My Love is Like a Red, Red…

 

Milkweed!  Red milkweed, that is: Asclepias rubra. Despite its common name, the flowers usually are shades of pink, giving rise to a second common name: tall pink bog milkweed. On a recent visit to the Watson Rare Native Plant Preserve, most plants appeared pink rather than red, but these isolated examples of deeply saturated color seemed to meet Singhurst and Hutchins’s description of “dull red.”

Red Milkweed grows in pitcher plant bogs, seeps, and wet pine savannas from New Jersey south to Florida and west to Texas. As much as four feet tall, its terminal umbels are easily spotted above its companion plants.

Red milkweed ~ Asclepias rubra
Tall pink bog milkweed ~ also Asclepias rubra

Like other milkweed species, A. rubra already has been busy forming its attractive follicles, or seed pods. This sleek, smooth example, nearly four inches long, may have riped and released its seeds since my visit.

Comments always are welcome.

A Bouquet in a Blossom

 

If you enjoy a mixed bouquet, the Maryland milkwort (Polygala mariana) might appeal. Its pink-to-purple petals, combined with brightly colored accents, attracts the eye despite its small size; the densely-packed racemes of the plants shown here were only a half-inch in length.

As its name suggests, the plant can be found throughout the southeast and up the east coast. In Texas, it blooms in moist open pinelands and savannahs or on seepage slopes, and often is found in the sandy soils of the Big Thicket. At the Watson Rare Plant Preserve, Maryland milkwort filled a sunny, open area near the snowy orchids; in the Big Thicket’s Solo tract, they lay scattered along a sandy service road.

Several online sources describe the plant as having a single infloresence atop a simple stem, but I frequently have found the stem that supports the flowers branching near the top. 

Seen from above, the flowers have a pleasing symmetry. I found the bits of yellow described as stamen sheaths, but haven’t found a single online reference to the orange. The shape suggests they might be stamens; if anyone knows, I’ll add the information.***

In the meantime, I’ll enjoy yet another new flower from the Piney Woods: an intricate and colorful ‘mixed bouquet.’

 

 *** I found more information about the flowers’ various parts in a discussion of a related species: Polygala sanguinea, or purple milkwort.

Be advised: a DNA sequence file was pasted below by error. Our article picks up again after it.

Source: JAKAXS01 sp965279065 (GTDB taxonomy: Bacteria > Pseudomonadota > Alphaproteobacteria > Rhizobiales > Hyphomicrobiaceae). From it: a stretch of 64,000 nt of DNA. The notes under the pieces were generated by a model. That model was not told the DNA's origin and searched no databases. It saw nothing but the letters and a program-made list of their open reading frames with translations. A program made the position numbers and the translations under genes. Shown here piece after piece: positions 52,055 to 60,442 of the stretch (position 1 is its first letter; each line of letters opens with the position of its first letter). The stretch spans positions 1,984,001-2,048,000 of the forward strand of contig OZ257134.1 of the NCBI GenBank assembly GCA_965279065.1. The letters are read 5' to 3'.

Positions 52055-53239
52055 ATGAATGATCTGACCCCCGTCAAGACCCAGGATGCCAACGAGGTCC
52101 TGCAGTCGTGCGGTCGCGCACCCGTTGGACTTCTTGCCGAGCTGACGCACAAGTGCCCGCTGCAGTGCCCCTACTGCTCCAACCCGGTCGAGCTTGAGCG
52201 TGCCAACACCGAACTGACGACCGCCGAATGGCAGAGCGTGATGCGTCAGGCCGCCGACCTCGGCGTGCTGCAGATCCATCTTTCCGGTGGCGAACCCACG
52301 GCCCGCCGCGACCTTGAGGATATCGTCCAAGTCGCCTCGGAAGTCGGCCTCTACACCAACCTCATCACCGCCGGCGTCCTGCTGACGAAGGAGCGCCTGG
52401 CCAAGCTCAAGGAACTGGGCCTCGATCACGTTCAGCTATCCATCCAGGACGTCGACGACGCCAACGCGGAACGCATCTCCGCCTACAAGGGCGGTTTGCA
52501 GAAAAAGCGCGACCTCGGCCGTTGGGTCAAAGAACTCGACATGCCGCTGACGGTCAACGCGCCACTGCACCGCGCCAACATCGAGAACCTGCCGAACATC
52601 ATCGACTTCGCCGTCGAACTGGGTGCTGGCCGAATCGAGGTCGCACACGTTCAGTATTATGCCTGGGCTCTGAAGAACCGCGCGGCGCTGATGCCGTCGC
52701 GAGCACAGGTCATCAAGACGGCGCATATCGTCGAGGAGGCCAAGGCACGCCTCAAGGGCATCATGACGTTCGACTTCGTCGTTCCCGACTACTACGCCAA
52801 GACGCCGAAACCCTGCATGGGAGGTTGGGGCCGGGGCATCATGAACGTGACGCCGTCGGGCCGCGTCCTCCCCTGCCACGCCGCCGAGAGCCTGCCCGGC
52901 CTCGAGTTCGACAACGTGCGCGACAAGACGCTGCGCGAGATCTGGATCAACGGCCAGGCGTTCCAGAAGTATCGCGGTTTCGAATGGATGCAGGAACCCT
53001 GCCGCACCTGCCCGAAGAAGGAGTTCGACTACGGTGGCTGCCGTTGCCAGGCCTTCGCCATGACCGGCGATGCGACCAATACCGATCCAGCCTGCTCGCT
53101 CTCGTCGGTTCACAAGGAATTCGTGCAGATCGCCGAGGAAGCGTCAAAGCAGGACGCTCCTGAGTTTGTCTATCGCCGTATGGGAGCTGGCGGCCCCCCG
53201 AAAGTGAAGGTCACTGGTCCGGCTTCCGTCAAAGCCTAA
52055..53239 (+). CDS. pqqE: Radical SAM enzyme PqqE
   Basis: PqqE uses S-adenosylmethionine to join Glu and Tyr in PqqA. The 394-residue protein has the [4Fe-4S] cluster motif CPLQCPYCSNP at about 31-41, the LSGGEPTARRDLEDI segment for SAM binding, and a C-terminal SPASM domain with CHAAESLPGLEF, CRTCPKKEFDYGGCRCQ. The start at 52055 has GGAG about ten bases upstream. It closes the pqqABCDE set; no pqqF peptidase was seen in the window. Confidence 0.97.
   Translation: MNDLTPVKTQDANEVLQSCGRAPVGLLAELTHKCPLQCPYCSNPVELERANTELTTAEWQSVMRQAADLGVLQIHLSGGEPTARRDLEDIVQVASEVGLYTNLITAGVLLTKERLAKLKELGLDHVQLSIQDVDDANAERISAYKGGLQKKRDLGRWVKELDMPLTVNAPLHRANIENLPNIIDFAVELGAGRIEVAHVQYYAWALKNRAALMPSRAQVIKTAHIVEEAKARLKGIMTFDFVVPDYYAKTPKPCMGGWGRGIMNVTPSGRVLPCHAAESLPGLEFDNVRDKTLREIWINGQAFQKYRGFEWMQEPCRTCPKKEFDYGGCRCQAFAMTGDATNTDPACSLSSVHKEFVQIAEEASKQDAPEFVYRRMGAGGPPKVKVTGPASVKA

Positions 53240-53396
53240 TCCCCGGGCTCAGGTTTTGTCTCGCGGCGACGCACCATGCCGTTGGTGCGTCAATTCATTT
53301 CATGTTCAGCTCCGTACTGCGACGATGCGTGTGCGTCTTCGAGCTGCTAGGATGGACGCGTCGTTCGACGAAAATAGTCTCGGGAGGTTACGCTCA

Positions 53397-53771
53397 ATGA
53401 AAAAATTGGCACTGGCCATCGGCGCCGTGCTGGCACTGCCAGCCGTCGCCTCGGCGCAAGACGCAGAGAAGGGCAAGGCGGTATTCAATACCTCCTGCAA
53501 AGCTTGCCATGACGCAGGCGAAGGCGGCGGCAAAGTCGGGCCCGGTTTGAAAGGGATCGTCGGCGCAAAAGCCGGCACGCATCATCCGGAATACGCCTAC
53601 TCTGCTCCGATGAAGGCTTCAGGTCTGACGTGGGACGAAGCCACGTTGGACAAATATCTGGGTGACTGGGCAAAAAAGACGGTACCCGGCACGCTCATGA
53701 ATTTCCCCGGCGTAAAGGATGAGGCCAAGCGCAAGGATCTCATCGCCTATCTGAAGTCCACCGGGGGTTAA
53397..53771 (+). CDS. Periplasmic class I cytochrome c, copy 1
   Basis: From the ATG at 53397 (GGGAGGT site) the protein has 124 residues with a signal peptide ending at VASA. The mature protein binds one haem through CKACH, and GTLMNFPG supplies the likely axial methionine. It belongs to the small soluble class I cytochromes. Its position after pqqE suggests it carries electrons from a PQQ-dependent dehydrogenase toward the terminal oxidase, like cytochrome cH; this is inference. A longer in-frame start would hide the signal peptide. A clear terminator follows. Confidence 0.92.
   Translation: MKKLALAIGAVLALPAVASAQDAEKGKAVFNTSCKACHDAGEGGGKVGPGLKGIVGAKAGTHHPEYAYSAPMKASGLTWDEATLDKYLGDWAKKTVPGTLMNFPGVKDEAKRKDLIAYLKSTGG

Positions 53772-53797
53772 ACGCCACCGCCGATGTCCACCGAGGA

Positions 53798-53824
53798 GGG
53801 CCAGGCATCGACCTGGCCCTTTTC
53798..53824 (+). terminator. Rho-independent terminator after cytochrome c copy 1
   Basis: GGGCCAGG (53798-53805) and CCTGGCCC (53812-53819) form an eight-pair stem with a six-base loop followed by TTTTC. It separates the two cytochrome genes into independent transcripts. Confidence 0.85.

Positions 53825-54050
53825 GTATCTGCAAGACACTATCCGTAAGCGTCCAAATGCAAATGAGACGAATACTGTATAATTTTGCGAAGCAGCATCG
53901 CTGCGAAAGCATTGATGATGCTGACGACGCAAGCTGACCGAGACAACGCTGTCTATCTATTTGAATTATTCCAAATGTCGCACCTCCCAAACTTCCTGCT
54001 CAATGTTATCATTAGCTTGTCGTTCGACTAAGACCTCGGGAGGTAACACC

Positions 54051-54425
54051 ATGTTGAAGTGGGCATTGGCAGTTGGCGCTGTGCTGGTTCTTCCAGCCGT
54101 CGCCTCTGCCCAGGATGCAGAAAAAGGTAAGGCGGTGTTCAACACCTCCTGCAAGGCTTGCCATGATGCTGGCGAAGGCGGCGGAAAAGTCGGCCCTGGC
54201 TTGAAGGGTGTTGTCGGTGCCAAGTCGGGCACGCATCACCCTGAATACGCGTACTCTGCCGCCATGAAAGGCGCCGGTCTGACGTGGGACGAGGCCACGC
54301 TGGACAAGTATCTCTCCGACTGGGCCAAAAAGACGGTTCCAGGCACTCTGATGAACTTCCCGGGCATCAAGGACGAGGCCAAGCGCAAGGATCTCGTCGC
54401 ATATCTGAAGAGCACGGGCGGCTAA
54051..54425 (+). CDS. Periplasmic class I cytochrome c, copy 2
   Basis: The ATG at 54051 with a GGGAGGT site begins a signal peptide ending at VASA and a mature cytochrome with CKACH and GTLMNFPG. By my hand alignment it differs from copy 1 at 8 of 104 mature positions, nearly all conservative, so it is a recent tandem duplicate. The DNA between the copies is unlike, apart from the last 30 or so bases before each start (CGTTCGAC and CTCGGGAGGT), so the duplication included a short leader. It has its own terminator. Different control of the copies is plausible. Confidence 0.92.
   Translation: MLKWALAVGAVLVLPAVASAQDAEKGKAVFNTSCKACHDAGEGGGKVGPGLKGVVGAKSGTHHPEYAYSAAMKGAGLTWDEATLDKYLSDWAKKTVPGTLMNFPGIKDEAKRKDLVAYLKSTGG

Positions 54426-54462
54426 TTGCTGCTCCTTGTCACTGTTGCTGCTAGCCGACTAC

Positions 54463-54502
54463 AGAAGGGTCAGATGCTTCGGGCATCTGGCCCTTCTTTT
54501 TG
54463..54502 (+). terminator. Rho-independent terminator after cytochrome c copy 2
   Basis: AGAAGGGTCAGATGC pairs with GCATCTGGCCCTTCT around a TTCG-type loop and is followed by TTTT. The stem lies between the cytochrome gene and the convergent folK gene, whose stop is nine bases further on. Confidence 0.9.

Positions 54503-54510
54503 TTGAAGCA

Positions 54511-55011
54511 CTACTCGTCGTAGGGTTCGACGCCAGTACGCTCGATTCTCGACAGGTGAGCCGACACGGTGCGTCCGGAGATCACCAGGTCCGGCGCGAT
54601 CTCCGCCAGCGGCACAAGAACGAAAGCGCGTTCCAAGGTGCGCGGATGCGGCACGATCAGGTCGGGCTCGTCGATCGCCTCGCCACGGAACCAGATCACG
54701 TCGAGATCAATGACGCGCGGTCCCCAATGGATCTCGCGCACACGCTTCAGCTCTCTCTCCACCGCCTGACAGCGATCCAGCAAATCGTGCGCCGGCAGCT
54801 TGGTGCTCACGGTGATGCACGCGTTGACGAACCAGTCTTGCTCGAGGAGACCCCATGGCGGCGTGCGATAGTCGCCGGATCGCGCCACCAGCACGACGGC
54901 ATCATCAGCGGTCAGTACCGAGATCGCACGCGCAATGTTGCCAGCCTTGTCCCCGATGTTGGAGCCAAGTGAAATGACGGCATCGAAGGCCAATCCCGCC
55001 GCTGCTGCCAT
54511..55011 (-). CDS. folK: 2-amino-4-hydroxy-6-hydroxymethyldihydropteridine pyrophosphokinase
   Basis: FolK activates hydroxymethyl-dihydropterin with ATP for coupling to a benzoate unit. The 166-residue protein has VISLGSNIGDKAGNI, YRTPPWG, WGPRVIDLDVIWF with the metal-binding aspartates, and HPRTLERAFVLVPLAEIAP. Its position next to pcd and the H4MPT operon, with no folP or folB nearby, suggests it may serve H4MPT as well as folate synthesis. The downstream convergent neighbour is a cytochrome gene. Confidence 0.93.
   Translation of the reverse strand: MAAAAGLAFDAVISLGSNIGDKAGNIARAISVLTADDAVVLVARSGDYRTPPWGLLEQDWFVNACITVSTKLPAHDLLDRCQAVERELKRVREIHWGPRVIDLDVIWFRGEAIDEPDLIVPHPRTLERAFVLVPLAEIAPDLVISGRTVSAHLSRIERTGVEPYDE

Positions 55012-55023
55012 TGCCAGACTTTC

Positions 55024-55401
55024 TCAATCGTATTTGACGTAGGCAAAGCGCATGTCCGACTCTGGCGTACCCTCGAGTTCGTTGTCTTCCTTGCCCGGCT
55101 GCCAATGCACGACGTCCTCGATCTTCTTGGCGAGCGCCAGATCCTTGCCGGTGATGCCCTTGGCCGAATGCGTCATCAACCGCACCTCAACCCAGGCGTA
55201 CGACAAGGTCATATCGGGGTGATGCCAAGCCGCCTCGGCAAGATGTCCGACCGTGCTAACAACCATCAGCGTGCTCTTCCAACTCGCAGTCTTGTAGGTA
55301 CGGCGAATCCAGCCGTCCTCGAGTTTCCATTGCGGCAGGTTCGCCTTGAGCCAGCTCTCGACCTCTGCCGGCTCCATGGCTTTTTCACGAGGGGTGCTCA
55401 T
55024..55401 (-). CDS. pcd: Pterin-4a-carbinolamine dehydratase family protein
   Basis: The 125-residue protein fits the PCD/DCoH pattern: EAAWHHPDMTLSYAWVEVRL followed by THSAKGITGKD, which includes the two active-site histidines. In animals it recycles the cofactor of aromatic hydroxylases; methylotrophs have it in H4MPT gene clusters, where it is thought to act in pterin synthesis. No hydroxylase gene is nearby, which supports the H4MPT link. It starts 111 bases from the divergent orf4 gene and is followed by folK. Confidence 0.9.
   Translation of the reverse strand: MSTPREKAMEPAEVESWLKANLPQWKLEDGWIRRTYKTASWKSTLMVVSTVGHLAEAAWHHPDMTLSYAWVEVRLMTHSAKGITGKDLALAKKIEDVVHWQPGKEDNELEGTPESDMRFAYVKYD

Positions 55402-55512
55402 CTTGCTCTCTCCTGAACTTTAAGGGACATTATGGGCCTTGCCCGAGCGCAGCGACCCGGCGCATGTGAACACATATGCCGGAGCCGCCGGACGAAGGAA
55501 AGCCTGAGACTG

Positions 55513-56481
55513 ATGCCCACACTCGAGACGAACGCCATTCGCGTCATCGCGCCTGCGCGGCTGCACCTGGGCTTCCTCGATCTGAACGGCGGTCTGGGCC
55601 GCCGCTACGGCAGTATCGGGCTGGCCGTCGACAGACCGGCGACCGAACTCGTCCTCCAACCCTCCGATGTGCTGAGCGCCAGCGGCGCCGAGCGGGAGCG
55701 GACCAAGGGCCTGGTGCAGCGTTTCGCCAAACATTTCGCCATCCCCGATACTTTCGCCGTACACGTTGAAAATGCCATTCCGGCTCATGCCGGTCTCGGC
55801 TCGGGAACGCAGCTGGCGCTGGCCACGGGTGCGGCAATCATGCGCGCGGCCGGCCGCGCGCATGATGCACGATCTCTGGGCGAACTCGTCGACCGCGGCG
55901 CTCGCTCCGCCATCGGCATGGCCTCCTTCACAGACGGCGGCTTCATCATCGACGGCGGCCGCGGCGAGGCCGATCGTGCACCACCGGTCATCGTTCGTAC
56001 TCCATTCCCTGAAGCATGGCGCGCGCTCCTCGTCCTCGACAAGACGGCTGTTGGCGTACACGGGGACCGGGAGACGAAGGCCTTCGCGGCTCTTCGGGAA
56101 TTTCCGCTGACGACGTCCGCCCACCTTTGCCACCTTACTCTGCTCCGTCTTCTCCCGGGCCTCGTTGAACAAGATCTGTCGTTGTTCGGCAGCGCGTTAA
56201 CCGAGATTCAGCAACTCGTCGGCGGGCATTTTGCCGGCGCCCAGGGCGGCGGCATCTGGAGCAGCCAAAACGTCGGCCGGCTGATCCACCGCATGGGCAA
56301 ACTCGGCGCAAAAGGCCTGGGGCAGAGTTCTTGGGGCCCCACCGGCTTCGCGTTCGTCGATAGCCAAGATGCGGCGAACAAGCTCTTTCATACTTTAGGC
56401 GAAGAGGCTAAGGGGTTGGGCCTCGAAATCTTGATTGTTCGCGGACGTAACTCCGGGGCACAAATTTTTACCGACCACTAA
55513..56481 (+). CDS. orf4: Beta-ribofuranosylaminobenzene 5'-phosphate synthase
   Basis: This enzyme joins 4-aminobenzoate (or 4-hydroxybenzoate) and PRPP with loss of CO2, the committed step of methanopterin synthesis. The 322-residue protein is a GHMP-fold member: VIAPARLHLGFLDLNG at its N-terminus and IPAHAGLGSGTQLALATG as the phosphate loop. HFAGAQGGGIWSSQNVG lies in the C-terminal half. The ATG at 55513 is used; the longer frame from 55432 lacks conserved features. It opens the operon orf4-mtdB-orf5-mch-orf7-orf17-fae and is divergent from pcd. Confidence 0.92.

It seems the lavender ‘petals’ actually are sepals, while the yellow and orange tube-like structures are the fused petals of individual flowers. At the center of the inflorescence, you can see unopened buds. As for color changes in the floral tubes, here’s what the article says:

“What explains the different colors of the floral tubes? If you look carefully, the yellow flowers are closest to the center of the display. They are the most recently in bloom, open for business, the bright yellow actively beckoning pollinators. The peach flowers have been open longer, and are shutting down. The deep pink flowers have been in bloom the longest, and are no longer seeking pollinators for themselves. This kind of color change is usually a plant adaptation to direct pollinators only to the receptive flowers that have not yet been pollinated. It makes the most efficient use of the pollinator’s efforts from the perspective of both the pollinator and the plant.”

As it turns out, ‘bouquet’ was a perfect description.

Comments always are welcome.

A Flurry of Summer Snowiness

As with so many flowers, the snowy orchid, Platanthera nivea, rewards attention at every stage of life. From tightly clustered buds to bright white flowers, it shines in moist woodlands, bogs, and pine barrens, where it also is known as the  ‘bog torch.’ Common in Florida and other southeastern states, it’s considered rare in Texas, which lies at the western edge of its range.

As its buds develop, dark green flower stalks, perpendicular to the stem, become more obvious.

Soon, the flowers’ spurs emerge. These long, hollow tubes contain nectar; as butterflies and skippers probe for nectar, the pollinia — cohesive masses of pollen typical of orchids and milkweeds — attach to the proboscis and are transferred to other flowers.

As the plants develop, the combination of buds and fully opened flowers can be charming. Because they bloom from the bottom up, the familiar torch-like shape soon appears.

Each opened flower reveals a corolla of two petals and one modified petal called a labellum, or lip, which attracts pollinating insects. Unlike many orchids, the lip of the snowy orchid points upward, rather than twisting 180 degrees to point downward and serve as a ‘landing pad’ for pollinators. The botanical term for the process that results in a downward-pointing lip is resupination; because that twist doesn’t take place in either the snowy orchid or grass pinks, their blooms are described as ‘non-resupinate.’

While butterflies and skippers are the snowy orchid’s primary pollinators, spiders, ants, and other insects lurk among its flowers. Here, a katydid nymph hangs out, its white-banded antennae a nice complement to the emerging blooms.

As more flowers open, the raceme takes on an increasingly cylindrical shape and its fragrance — a light scent that some describe as citrusy — becomes detectable. Quite often, unopened buds and spent flowers are found together: the cycle of life demonstrated in a single plant.

I suspect these orchids still are blooming, along with the plants that often accompany them. Tomorrow, I’ll know whether that suspicion is warranted.

 

Comments always are welcome.